There were many questions asked of Thomas and our accompanying Dayak Punan guide, and these questions were mostly about me. There was a great deal of tension, and many rapid words fired back and forth. As the shock of seeing a white man began to dissipate, I gradually started to become accepted into the community - but at a distance.
We were soon interrupted by the arrival of a pig. A dead one, attached to the back of a euphoric and very happy hunter who wandered in from the forest.
There are approximately fifty people still living nomadically in the forest in this area, sleeping either in caves or in temporary shelters called Lapu, but nobody knows for sure as they are not covered in the Indonesian census, and there is no official record that they exist.
The clans have little to do with each other and do not encroach on each other’s territory.
The nomadic Punan have been practising shifting cultivation for thousands of years as they still do today. Their principal source of protein is wild game and fish, and they are deeply connected to the land, believing in a great spirit called Natala. They are animist and consider themselves not owners of the land but trustees and take no more from the land or forest than what they need.
Wild boar is a major source of food and is also a source of fat, which is stored in containers high up in the caves. By cooking the oil, it stabilises and can be stored for several weeks.
The Punan have many dogs and use them for hunting. I was shown their hunting tools which include blowpipes, poison arrows and a few guns, although bullets are expensive and the Punan have little or no money.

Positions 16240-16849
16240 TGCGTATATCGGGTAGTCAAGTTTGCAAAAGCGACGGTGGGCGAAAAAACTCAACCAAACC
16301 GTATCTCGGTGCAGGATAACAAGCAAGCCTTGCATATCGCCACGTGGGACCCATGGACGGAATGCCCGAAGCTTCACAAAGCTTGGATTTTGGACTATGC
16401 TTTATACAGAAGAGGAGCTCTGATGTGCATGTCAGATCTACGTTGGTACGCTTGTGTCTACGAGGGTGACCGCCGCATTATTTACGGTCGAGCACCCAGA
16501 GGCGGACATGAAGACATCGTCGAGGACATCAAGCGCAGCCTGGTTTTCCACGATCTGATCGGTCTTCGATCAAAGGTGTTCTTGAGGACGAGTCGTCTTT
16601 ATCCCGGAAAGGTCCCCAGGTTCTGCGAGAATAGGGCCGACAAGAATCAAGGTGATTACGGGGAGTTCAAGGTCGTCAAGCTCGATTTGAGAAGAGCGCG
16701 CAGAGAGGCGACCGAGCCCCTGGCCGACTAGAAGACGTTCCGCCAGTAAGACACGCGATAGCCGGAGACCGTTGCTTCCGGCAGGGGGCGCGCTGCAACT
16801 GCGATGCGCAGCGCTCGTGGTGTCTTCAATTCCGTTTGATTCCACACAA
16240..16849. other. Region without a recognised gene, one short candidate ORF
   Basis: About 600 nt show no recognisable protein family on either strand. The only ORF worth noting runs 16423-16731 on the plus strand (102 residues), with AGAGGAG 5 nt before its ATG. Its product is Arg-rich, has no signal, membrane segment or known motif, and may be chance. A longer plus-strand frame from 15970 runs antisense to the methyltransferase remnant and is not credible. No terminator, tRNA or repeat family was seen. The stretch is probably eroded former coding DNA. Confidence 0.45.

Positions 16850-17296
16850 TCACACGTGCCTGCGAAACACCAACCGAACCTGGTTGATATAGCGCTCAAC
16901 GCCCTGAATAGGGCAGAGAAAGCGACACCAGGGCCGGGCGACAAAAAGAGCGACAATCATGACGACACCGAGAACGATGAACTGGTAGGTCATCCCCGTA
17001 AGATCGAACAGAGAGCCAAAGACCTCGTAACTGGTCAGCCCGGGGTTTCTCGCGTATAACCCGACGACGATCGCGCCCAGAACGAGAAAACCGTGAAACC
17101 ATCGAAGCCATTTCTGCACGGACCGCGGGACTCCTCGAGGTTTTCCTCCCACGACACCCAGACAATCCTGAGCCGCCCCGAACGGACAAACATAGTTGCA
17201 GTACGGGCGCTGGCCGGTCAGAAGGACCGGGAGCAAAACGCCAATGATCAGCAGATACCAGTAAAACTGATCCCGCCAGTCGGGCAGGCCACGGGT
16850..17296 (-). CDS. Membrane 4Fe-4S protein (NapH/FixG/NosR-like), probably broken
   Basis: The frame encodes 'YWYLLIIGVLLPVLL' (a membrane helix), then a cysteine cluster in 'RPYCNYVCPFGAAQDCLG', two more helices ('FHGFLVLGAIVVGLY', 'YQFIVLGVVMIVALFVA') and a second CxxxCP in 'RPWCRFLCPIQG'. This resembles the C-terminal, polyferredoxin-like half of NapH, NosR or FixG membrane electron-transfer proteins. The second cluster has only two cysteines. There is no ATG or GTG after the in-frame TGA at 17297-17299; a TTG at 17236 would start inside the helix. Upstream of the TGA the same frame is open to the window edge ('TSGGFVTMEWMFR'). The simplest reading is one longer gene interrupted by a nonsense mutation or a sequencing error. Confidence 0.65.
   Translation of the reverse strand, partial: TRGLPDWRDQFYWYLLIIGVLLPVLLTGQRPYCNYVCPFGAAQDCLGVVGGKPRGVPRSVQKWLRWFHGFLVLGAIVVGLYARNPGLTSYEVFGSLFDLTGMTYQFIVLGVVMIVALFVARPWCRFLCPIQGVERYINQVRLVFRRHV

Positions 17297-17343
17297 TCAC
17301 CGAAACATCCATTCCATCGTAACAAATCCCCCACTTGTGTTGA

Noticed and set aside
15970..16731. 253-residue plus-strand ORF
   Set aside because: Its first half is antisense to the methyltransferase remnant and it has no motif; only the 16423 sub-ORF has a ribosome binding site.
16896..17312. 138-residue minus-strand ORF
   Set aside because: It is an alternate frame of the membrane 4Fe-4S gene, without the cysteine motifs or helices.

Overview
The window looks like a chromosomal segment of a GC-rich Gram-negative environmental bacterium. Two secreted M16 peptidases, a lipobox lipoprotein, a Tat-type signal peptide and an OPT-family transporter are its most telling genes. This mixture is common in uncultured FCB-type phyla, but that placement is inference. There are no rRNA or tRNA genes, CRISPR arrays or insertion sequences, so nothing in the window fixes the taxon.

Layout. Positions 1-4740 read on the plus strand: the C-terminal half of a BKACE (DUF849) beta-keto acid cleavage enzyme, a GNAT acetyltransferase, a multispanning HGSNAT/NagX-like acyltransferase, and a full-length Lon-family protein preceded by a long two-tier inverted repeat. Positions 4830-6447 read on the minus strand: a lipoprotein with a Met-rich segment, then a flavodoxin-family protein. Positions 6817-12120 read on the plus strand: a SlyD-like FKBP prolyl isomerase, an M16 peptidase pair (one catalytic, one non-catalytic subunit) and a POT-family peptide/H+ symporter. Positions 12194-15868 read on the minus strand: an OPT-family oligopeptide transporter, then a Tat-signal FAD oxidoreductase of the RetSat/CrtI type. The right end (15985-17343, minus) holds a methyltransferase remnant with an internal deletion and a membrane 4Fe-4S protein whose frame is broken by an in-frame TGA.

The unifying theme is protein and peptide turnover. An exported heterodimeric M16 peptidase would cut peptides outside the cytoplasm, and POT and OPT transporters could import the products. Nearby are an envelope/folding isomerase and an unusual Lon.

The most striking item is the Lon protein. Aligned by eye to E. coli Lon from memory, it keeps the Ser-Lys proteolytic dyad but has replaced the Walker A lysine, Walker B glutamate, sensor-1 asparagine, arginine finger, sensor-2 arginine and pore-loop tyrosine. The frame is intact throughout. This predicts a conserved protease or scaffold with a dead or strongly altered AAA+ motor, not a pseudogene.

Everything is shared equally in the Punan community even when food is scarce. If only a little is available, it is distributed evenly. Also, there is no such words as “thank you” in the Punan culture.
In the small settlement, we visited the village elder who told us they did not grow rice but farm root crops called Keriting and also Jarenang, which tastes a bit like a cross between potatoes and sago.
The Meranti tree is paramount for the survival of the Punan, as they use the strong wood for their shelters, for boat building, and with great skill, they craft highly durable bush knives. At certain times of the year, the Meranti tree produces seeds that attract the wild boars, which the pigs devour in significant volume and then grow very fat. “This time of the year is a real celebration for us,” the village elder told us. “It provides great feasts, and everyone is well fed.”
It was a real honour to spend time with these peaceful, highly capable and skilled people of the forests and I wonder about their future. For now, they are content and happy to live in the forest but perhaps it is inevitable that change will come. Some of the young Punan I met were very curious and fascinated by my iPhone and camera, commenting they had never seen one.
These people are very original and pure. As the dialogue continued between Thomas, the guide, myself and the Punan, I sensed their sharing community way, which seemed to be devoid of selfishness, jealousy and greed, as all is shared equally - large or small. It seems they have much to teach us.
David is involved in a programme to try and preserve the Punan culture and way of life. Please e-mail firstname.lastname@example.org if you are interested to know more.
David Metcalf runs cultural photography tours in Indonesia and beyond. His photo gallery, Taksu Photo Gallery in Ubud, Bali is a showcase of beautiful photographic work from Indonesia.